Journey into the weird world of synthetic biology

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Living clothing, bioweapons, and edited twins – synthetic biology 2019

It’s happening right now.... Many scientists, technology-enthusiasts, and corporations hope to create novel life forms. They seek to move from evolution through natural selection into a moment of ever more human-conceived and designed life.

Once a year we round up and share stories making headlines in the weird world of synthetic biology. We’re pleased to launch the 2019 update. These updates are not technical and don’t demand any science background.

Inside you’ll find:

  • Editing humans: He Jiankui’s edits of twin babies born last year, who else was involved, the health implications for the twins, what the responses have been to date, and what other human editing may lie on the horizon.
  • Gene drives: updates on attempts to crash populations of mosquitoes and mice in the wild, conversations about regulation of this type of research, and ensuring free, prior, and informed consent.
  • Bioweapons: from creating a potent virus with mail-order DNA and explaining how to do it, to US military research into editing bacteria to track enemy submarines.
  • Skin products: yeast-secreted synthetic biology sunscreen and skincare products.
  • Patents: a recent study highlighting the corporate control of genetic information.
  • Clothes: plans for clothes that sense and communicate, an artist’s project using leather from lab-made human skin.
  • Plants: reflecting on claims about the need to genetically edit crops and other plants, highlighting several current areas of research.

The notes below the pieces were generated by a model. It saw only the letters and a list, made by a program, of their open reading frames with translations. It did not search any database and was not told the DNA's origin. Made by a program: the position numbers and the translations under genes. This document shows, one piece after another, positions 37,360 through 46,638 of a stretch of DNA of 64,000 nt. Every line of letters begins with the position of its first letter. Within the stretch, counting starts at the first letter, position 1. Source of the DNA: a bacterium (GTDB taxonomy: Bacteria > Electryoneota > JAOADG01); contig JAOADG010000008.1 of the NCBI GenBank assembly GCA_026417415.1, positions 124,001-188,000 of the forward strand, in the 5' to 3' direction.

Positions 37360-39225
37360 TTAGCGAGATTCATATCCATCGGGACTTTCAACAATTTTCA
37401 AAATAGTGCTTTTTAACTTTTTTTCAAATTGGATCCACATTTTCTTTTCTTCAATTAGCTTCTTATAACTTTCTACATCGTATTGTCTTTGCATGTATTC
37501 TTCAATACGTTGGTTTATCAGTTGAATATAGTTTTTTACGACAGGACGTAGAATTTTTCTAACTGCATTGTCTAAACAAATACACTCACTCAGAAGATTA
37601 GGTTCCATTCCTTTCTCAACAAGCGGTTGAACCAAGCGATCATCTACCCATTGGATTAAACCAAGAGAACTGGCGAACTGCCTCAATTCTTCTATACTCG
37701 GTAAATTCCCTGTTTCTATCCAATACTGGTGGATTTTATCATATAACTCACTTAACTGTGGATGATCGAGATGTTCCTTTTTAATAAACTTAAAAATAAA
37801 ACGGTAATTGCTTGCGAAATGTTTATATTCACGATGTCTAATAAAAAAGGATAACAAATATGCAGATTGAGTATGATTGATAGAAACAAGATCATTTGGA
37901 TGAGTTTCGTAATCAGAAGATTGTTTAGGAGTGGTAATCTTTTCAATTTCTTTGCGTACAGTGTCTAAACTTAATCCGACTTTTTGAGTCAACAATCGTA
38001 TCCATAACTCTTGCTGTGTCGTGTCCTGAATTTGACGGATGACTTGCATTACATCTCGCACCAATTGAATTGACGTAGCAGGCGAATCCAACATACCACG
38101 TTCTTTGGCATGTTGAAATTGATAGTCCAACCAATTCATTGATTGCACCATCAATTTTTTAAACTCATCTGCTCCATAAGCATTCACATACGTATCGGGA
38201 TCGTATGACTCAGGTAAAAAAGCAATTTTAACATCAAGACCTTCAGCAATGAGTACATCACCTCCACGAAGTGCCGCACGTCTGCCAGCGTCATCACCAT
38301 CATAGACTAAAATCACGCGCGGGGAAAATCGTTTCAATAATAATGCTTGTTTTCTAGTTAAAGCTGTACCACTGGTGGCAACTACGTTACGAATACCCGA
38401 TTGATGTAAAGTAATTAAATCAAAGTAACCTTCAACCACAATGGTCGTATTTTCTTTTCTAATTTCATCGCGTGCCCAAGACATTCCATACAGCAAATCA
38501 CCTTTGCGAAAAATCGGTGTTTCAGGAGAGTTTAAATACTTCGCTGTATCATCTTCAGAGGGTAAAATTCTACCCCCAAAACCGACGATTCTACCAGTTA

Download the 2019 synthetic biology update (PDF).

Open letters on Indigenous rights

Canadian Friends Service Committee recently worked with many partners to issue a joint statement about Canada's free, prior, and informed consent (FPIC) obligations. The statement highlights many ways in which Canada is falling short of its legal and moral obligations. For instance, it explains that governments cannot pick and choose when to respect FPIC, and that agreements entered into under duress do not constitute consent. The letter makes specific recommendations to address these issues. Find out more at

We also joined church partners to issue an open letter to Canada's Senators, again reminding them of the urgency of passing Bill C-262: The United Nations Declaration on the Rights of Indigenous Peoples Act, which is a critically important step towards reconciliation.

Photo CC-BY US Army Africa

How serious is Canada about regulating the arms trade?

Newly passed legislation will make significant changes to Canada's regulation of exports and imports. The Minister of Foreign Affairs recently responded to a letter we sent her by highlighting these changes. She argued they are a sign of Canada's commitment to controlling the arms industry.

But in spite of some welcome changes, there appear to be very serious gaps remaining in Canada’s regulation of arms exports.

Major players in the arms trade aren't referenced at all in the new or existing regulations, and arms sold to the US (by far the biggest buyer of Canadian weapons) could be sent on from there to anywhere else in the world. We don't even know what the extent of the arms sales to the US are, because they're exempt from oversight and reporting. Find out more:

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